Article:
persuading me to return to Israel.  As an aside, David's contention that
parents are required to stay with children 24 hours a day is as he says
"nonsense."  At least at Hadassah, where we were locked out of the ward
at night and forced to sleep on the floor in the hallway if we wanted to
stay with our daughter.  We were also locked out when the cleaner washed
the floor -- despite her constant screaming for us.  In Boston, they
managed to wash the floor around us.
  I would like to point out that in hospitals in the US, all new
patients are asked to list a religious preference.  If one stays more
than a day in hospital, a chaplain of your own religion will visit.
Even the Catholic hospitals have Jewish chaplains.  If you need
counselling or religious guidance, a chaplain will provide it.  If not,
they just pass the time of day and go on.  They are paid by the
hospitals to provide this service.  Israeli hospitals do not do this.
It is as simple as that.


From: L. Joseph Bachman <jbachman@...>
Date: Thu, 24 Mar 1994 23:26:41 -0500 (EST)
Subject: The kashrut of Beer

I saw the following the the alt.beer (:-)) newsgroup.  My newsreader has 
a habit of automatically subscribing me to all sorts of interesting 
newsgroups.  You never know when or where you'll find something interesting.

----begin attached news post-----
From: Paul Stassi <Paul.Stassi@...>
Subject: Animal Products??

I have been reading this thread for some time and holding back my
comments.  I have worked in the brewing industry for 13 years, all with
Miller Brewing Company, all in a technical role.  I know of no animal
products that are used in the production of Miller products, including
isenglas and/or gelatine.  So I believe that vegetarians should feel
free to drink Miller products without concern.

I hope this helps clear up the concern's expressed.  Maybe some of the
Coor's and/or AB netters out there who follow these groups will clarify
the use of animal products in their products.

 ------end attached news post

Last fall, I took a course presented by the Etz Chaim Center of Jewish
Studies in Baltimore called the "ABC's of keeping kosher," in
preparation to kashering our home.  The instructor was a member of the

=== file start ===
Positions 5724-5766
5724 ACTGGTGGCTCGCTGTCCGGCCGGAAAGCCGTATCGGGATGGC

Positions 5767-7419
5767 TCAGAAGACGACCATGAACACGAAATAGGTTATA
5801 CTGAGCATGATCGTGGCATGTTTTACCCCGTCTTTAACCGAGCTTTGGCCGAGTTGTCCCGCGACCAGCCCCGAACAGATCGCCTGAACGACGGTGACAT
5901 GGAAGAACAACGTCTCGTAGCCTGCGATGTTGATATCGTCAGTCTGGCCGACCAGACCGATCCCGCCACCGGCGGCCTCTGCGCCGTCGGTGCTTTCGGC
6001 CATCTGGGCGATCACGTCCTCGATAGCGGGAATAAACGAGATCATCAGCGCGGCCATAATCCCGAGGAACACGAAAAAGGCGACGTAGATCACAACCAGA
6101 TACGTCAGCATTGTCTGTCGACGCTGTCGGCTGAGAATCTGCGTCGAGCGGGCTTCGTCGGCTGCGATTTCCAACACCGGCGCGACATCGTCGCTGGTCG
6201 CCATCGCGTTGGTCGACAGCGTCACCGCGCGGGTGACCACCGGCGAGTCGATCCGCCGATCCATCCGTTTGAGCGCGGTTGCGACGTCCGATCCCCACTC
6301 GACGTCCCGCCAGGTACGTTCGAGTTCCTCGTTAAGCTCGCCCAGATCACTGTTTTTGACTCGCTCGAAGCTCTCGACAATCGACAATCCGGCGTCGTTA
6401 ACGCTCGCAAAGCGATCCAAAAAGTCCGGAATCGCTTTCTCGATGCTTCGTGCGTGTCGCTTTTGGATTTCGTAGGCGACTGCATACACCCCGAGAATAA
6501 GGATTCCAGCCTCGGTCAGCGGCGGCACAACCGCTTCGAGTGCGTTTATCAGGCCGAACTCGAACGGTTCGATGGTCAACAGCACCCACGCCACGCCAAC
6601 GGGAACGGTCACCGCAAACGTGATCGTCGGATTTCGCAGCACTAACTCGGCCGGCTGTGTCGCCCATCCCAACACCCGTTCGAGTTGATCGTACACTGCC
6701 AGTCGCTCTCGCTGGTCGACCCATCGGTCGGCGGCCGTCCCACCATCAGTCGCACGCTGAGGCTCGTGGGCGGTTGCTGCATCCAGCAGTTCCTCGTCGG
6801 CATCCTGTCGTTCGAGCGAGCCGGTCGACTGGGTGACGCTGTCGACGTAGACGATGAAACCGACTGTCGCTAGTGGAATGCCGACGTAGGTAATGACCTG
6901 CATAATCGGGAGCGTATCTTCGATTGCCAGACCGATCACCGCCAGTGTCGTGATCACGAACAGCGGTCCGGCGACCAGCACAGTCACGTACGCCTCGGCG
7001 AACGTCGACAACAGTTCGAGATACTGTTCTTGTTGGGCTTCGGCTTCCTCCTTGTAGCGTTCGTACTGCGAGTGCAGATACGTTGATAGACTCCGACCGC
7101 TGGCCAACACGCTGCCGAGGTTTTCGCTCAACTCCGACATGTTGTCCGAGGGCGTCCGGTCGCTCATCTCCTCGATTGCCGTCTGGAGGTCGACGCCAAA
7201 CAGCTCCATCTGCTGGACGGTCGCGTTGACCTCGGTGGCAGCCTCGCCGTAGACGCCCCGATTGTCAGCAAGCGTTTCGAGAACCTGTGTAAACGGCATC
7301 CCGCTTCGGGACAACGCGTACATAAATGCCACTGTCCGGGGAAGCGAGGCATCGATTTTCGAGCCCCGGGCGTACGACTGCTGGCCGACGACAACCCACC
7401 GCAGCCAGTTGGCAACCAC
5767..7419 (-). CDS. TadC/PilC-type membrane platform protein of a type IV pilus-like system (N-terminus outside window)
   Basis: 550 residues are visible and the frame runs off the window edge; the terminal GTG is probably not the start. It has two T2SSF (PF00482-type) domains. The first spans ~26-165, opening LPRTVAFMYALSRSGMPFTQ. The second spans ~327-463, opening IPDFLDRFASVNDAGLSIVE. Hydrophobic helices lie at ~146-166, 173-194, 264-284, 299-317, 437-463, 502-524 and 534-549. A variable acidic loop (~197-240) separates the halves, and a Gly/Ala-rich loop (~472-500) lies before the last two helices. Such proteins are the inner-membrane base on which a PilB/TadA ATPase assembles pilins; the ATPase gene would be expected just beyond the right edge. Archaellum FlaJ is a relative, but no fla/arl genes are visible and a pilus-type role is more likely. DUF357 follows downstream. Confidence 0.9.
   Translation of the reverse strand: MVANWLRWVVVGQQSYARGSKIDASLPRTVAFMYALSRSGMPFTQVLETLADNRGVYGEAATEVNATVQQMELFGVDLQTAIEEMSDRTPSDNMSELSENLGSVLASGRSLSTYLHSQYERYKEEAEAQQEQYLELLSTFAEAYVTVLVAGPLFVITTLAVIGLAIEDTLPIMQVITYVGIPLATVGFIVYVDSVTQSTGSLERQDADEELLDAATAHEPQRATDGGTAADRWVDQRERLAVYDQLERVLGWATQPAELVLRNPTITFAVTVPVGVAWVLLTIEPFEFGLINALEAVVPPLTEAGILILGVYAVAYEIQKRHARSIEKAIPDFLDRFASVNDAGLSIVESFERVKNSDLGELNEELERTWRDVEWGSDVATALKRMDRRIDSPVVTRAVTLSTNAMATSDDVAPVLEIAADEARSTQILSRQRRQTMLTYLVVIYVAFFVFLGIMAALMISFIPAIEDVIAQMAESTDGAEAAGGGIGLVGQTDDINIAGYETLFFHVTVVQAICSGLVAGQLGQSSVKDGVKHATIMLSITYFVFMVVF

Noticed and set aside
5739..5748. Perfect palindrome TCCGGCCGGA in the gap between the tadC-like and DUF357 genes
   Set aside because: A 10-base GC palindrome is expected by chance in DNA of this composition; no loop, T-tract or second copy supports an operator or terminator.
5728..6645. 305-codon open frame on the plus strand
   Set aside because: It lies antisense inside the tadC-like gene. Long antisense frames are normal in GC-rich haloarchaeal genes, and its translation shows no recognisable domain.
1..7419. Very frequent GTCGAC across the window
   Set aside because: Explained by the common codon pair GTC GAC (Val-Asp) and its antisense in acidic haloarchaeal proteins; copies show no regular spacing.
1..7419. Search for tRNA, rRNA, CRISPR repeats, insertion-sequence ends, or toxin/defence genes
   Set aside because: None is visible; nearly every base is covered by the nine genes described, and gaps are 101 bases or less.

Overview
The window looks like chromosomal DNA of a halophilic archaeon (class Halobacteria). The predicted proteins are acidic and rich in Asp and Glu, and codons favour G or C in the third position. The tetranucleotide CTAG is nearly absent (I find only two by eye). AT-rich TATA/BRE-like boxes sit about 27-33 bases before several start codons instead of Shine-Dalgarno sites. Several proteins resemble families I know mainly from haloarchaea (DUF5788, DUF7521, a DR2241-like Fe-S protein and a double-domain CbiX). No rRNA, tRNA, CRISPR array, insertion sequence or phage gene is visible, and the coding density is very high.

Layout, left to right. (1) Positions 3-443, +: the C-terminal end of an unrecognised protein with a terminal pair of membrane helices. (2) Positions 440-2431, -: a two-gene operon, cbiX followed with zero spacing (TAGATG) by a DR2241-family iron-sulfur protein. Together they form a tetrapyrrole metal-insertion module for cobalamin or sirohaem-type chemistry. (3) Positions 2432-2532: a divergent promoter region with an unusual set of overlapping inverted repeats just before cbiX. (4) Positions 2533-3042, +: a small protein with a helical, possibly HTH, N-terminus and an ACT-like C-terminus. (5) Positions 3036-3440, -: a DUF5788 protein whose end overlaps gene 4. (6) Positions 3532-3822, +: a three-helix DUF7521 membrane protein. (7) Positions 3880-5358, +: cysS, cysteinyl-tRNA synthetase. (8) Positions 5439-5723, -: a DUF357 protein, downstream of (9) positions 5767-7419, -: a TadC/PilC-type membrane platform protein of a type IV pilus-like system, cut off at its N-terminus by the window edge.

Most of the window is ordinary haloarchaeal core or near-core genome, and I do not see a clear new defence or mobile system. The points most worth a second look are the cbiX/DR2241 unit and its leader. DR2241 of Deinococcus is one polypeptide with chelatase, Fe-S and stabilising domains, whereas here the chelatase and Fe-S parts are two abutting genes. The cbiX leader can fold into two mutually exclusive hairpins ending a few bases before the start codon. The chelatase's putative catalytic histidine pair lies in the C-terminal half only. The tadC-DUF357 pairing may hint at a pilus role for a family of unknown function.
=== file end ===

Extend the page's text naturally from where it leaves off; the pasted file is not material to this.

staff at the Baltimore Va'ad (the Star-K people).  As I recall,
alcoholic beverages are generally considered Kosher without a hechsher,
except for products containing wine or grape brandy, dairy products
(hence the Irish cream controversy), and tequilla with the worm.  This
is generally kosher, not Kosher for Pesach.

Joe Bachman


From: <esafern@...> (Eric Safern)
Date: Wed, 30 Mar 1994 13:13:10 -0500
Subject: Re: The mitzvah of matza and omer customs

In Vol. 12 #29, <engelson-sean@...> (Sean Philip Engelson) writes

>Others, e.g, the Vilna Gaon hold that the commandment [to eat matzoh]
>holds all seven days, such that eating matsah after the seder fulfils a
>qiyum mitsva.

Well, the Rav at the hotel I'm staying at talked about this during his
Drasha on Shabbos.

He seemed to accept this opinion - the first day is a Chiyyuv De-Oreisa,
while the other days are Mizvot Aseh Mi-doreisa (you're not me-chayev).
He then asked why we only make a bracha 'Al Achilas Mazah' the first
day.  (Ignoring galus issues) By Succos, where the same pattern holds,
we make a special bracha 'Leyshev BaSuccah' each day.

He found the answer in a Meiri, where it explained that it's possible to
avoid eating mazoh for the rest of Pesach.  Succos, by contrast, we are
*obligated* to sleep in the Succah, and it's *impossible* to go more
than three days without sleep.

What I'm not clear about, is 

a) Exactly why this explains the special bracha, and 

b) What about shabbos chol-hamoed? If you don't eat gebrokts, how you
can you avoid having matzoh in order to be koveya shalos seudos on

I was not able to communicate my questions clearly to the Rav, so here
they are...



From: <Elliot_David_Lasson@...> (Elliot Lasson)
Date: Fri, 11 Mar 94 10:17:05 -0500
Subject: Tilapia

David Rubin asks about the kashrut of a fish called "Tilapia"
(not Wanda).  I looked in the Artscroll Kasruth book which has
an extensice listing of kosher and nonkosher fish.  Tilapia
belongs to the cichlidae family and is kosher.

Elliot D. Lasson
Oak Park, MI


From: Gedalyah Berger <gberger@...>
Date: Wed, 30 Mar 1994 12:04:48 -0500
Subject: Yedchem

> From: <Michael.Rosenberg@...> (Michael Rosenberg)
> I have never felt that I
> understood the exact difference in nuance between "yedchem" "yadeichem?"
> Is there a difference?When is one used over the other?  And why?

"Yedchem" is singular, i.e., "your hand (or arm, in the case of
tefillin)," and "yadeichem" is plural, i.e., "your hands."

BTW, the sheva under the dalet in "yedchem" is a good example of a
"sheva merachef," i.e., a sheva the vowel before which is a tenu`ah
ketanah which was a tenu`ah gedolah in the original form of the word.
In this case, in the original form, "yad," there is a kamats, a tenu`ah
gedolah, under the yod; in the form "yedchem," the kamats has turned
into a segol, a tenu`ah ketanah.  This creates confusion as to whether
the sheva in question is nach or na`, since in general a sheva following
a tenu`ah geolah is na` and one following a tenu`ah ketanah is nach.
The question is particularly important for the word at hand [:-)],
because of the special significance attached to meticulously pronouncing
every word of keri'at shema` correctly.  I do not have a pesak; whether
a sheva merachef is na` or nach is a machloket among linguists.  Ask
your LOR, or your LSL (local Semitic linguist), I guess.

[and/or go back and read the detailed discussions on this some time ago
on mail-jewish :-). Mod.]

A gutten mo`ed,

Gedalyah Berger
Yeshiva College / RIETS


End of Volume 12 Issue 34